The season is over now, so I feel safe enough to admit the following without fear of pummeling: I don’t understand the game of American football.

Until I was 15, I thought that the “end zone” was the “n-zone,” but I didn’t know what the ‘n’ stood for. I’d casually garble my words if, in the course of a game of 8-bit Tecmo Bowl, I felt the need to curse out my opponent or curse out the game itself in apish frustration. “Corner back.” “Quarter back.” “Touch back.” “Touch down.” “First down.” Am I the only one who doesn’t know what the hell is going on?

My life in sports has been a lie, I know now. I’ve never been particularly enticed by any of them. I played youth soccer for couple of seasons and chose the position that I hoped would maximize my nose-picking time in each game: I was a shitty, shitty goalie.

Given how important the sport was to me, I imagine that “Soccer Greg” must have seemed a lot like a ten year-old stand-up comedian, already exhausted from thirty failed years on the road. I’d hop out of the backseat of the Volvo, put on the little rainbow suit, the gloves, head out to the net, do my shtick for the folks, take off the gloves, hop in the Volvo, and start drinking heavily.

Soon I was an eighth-grader, disillusioned after years of goalie-ing myself out for the masses, eager to prove myself in the eyes of my stronger and more odorous classmates. In an act of sheer patriotism, I decided that it should take my 12-year-old sporting shot at taming the beast that was my raging lack of football knowledge. I joined the junior high squad… Wait. Is it called a squad?

Being small, it was assumed that I was fast, so I was made a wide receiver. When my coaches discovered that I was not fast, that in fact I was very VERY slow, I was bumped to fourth string (whatever that means).

Before long I asked my coach to switch me to an “easier” position — not easier in the physical demands, mind you; I didn’t mind the work-out. (I was a pacifist, not a total pussy. They had a table all their own in the cafeteria, as we did.) No, I wanted a position easier on the brain, something even little mushy-headed Greg could appreciate, and something in which fraudulent-boy Greg could even excel.

They made me “tackle,” which made me happy, as my instructions for playing the game were now simply included in the title of my position. I later learned, from describing what I did in the game to some non-judgmental friends, that I had once been a “d-tackle.”

Four years later I asked some OTHER non-judgmental friends what the “d” stood for. I then understood why I had had so many penalties called on me. I had been, honest to god, running in the wrong direction.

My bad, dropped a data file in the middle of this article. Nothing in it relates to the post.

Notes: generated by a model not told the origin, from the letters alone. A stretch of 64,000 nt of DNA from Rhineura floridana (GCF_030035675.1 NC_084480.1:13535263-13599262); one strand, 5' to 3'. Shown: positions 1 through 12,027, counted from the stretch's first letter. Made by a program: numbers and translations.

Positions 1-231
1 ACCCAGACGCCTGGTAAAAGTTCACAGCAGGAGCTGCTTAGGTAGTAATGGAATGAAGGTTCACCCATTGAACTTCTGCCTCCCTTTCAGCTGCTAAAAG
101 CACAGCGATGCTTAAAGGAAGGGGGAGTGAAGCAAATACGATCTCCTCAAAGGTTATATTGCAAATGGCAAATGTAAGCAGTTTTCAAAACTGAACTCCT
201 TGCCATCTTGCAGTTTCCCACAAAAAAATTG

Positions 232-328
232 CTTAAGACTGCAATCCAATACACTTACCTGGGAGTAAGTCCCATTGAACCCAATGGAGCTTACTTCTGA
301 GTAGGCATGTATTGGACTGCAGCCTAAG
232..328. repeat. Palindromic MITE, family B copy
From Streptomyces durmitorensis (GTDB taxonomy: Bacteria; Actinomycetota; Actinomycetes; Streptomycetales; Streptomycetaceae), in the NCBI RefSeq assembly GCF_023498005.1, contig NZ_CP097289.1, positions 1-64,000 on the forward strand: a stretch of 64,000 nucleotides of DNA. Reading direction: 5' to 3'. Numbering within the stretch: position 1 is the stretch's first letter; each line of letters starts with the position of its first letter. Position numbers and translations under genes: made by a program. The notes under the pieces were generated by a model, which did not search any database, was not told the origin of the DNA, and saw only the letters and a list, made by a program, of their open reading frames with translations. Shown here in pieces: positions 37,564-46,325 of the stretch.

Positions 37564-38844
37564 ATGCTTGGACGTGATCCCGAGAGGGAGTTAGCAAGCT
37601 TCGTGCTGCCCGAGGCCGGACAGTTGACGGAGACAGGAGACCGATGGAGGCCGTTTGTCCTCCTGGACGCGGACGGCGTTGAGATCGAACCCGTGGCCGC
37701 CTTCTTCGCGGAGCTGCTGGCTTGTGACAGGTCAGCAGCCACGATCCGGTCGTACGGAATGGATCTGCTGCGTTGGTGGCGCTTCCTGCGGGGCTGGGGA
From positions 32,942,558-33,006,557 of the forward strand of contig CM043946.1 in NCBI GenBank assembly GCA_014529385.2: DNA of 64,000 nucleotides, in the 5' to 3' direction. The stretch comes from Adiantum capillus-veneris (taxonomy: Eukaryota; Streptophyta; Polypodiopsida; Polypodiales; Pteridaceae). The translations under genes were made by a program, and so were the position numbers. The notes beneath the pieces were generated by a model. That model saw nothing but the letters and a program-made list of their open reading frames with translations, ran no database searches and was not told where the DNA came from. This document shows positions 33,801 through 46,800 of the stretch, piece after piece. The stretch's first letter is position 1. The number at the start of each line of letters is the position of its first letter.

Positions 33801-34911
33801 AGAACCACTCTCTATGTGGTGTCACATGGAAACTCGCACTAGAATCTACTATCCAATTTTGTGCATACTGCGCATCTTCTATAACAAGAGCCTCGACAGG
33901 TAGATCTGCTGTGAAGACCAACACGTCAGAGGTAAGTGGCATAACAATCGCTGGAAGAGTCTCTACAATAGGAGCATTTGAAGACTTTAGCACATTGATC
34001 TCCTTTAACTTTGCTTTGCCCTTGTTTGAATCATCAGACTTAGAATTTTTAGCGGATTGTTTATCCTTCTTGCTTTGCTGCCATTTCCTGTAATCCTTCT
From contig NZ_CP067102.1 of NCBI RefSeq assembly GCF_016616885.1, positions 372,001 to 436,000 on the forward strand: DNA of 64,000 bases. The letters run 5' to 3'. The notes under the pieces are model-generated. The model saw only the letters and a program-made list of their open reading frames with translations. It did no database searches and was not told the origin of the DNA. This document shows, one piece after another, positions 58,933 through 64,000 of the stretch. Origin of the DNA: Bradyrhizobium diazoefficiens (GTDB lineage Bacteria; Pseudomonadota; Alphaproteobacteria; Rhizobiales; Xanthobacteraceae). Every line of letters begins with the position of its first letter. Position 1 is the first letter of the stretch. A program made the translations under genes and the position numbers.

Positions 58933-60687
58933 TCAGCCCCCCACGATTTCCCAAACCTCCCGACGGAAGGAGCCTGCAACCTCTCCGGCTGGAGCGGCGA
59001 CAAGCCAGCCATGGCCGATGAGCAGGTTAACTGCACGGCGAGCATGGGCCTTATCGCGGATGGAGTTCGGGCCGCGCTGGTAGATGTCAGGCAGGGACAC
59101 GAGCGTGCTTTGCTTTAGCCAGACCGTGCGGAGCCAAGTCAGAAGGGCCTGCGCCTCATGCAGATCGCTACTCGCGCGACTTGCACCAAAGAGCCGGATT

Despite having gone through a season playing football without knowing any of the rules of the game, I was undaunted in my ignorance. It wasn’t that I hated football. I did not and do not. It wasn’t that I didn’t WANT to learn football. I could have used the self-esteem. Rather, I realized after eighth grade that the problem lay deeper — in my chemistry. The indifference to football that ran in Yolen blood, coupled with the calm apathy to sport that marked my mother’s side of the family, I’d essentially had the football bred out of me. It felt like I had been born without an appendix; I was missing an organ I didn’t need, but I was missing it nonetheless. I wasn’t a whole boy. At least not a whole American boy.

And so I committed myself to my lies. But with high school came Super Bowl parties. How could I resist? If I had to sit through one football game a year, let it be one at which my friend’s mother showers me in spinach dip and Swedish meatballs. Besides, hanging out with “the boys” is necessary in any teenage assertion of heterosexuality. If you don’t hang out with “the boys,” it means you must like boys. And thus, to avoid being labeled someone who enjoys the company of men, you enjoy the company of men — but only in a highly-charged vicariously competitive atmosphere, of course.

Attending Super Bowl parties was a lot like how I imagine it would feel if I were to dance nude in front of an audience of lesbians: they wouldn’t really care, but they wouldn’t like me either, just because. Whether or not anyone noticed I was making an ass of myself, these Super Bowl parties were routinely emasculating experiences.

By Super Bowl LXXXVIIIX or so, I was sure someone had seen through my unconvincing cough-cheers, evenly spread over both competing sides’ noise. After all, I didn’t care what team won, just as long as the game ended. If a play was made, and it was “good,” then I was likely to let out a meek “Oh” or “Wow” or “Jesus” or a vague combination of the three. For example: “Oh wow. Jesus, he TOOK that!” This could apply to most any play, most any player.

The charade continues to this day. I’m nearly a man by law, and yet as long as I am football retarded, I am no man, at least not an American one. I’m just playing the part for the real American men around me. I might as well wear a tool belt and FDNY cap wherever I go.

Call me defeatist, conquered by my capacity, but in my stupid way, I am proud not to have given in to football enlightenment all these long years. It’s much more fulfilling, I think, to make fun of people who enjoy silly things than to enjoy those silly things yourself.

Regardless of whether I will ever be a real man, I’m proud to be a lover, not a fullback.

Greg Yolen is a junior in Pierson College.